NIMBYs v YIMBYS: solving Sydney’s rental crisis and chronic housing shortage
The growing imbalance between demand and supply, as well as higher interest rates, is pushing Sydney and New South Wales rents through the roof and making life precarious for tenants and property investors alike.
After another increase in early May, the hope is that interest rates have now reached their peak.
The fact that house prices appear to have rebounded while rates were still trending upwards points to the resilience of the housing market.
It also points to the lack of supply.
CoreLogic figures show national house prices rose in April for the second consecutive month and at 1.3 per cent, Sydney led the charge.
Rents are rising too. As at March, PropTrack research showed Sydney experienced the second biggest year-on-year decline in the number of rental listings on realestate.com.au of 18.2 per cent. The number of inquiries per listing was up 16.7 per cent.
Unsurprisingly, the growing imbalance between demand and supply saw Sydney rents increase 11.3 per cent, according to PropTrack. For Sydney units specifically, CoreLogic data shows rents increased 5.8 per cent for the rolling quarter and 19.1 per cent for the year to April.
Action demanded on housing shortage
Everyone in the industry and an increasing proportion of the community recognises that supply is the problem.
The emergence of pro-housing YIMBYs (yes, in my back yard) to counter the NIMBYs (not in my back yard) represents an interesting shift in public perception.
As well as acknowledging the need for new development, it also signifies the community is increasingly fed up with all the talk about affordability and homelessness. People are demanding action.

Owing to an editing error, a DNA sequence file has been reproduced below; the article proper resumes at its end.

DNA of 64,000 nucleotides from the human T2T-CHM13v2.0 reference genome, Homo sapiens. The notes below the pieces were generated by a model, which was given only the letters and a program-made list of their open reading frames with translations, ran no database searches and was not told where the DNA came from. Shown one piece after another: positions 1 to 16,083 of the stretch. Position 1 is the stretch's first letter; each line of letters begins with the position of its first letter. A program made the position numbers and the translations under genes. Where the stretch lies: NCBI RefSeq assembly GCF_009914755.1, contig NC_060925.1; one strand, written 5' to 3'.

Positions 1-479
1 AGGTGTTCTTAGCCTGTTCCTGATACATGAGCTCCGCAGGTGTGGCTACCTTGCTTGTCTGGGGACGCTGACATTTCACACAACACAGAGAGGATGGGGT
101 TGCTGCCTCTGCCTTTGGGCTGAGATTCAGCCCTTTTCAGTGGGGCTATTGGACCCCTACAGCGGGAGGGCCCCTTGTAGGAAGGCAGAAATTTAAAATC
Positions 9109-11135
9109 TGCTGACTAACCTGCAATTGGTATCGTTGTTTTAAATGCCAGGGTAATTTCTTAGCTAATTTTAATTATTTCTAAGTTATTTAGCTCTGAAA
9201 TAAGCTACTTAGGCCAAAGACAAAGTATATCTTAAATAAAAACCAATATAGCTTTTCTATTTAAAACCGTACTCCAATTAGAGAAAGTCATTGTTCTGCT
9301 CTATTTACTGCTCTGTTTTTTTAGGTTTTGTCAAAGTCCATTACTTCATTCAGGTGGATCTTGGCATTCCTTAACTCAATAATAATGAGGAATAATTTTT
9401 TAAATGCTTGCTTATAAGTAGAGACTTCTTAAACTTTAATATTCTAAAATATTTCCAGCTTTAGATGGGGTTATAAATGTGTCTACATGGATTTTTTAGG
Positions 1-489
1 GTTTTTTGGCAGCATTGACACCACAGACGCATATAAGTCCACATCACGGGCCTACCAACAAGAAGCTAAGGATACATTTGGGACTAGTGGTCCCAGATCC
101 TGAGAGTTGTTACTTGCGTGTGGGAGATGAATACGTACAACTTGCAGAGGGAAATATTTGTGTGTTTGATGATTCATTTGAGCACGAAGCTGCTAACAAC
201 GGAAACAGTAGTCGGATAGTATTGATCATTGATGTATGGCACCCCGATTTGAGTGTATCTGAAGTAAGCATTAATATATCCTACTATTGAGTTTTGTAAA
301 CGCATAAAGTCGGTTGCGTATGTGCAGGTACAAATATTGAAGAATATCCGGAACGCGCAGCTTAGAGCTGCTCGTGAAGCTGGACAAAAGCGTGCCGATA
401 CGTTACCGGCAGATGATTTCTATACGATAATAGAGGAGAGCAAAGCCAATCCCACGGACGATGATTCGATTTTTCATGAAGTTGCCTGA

In New South Wales, there aren’t enough homes to house our population. Support for first home buyers is needed as the challenge they face to buy property is greater than any other cohort but broadening the Home Guarantee Scheme, as well as a major uplift in immigration, will have significant demand-side impacts.
Everyone needs a home to live in. It’s a basic human right. But until we build more properties in the state, and nationally, this right is something not everyone is afforded.
As demand keeps increasing, the REINSW will keep pressing the urgency for supply-side solutions. Nothing short of radical action and a dual effort of Government and industry will stop the housing catastrophe that’s unfolding.
Part of the solution is to encourage people to invest in residential property. In recent times, anti-landlord regulations and politicians playing politics have done the opposite.
But the tide is changing here too.
The proposal by The Greens to initiate a rent freeze across the country was met with incredulity from many different sections of the industry and community.
There’s growing recognition of the fact that many investors are struggling to hold onto their properties. The latest rate rise won’t help and as such, the situation becomes more precarious for tenants.
Investors are just as concerned about the health of the market as everyone else.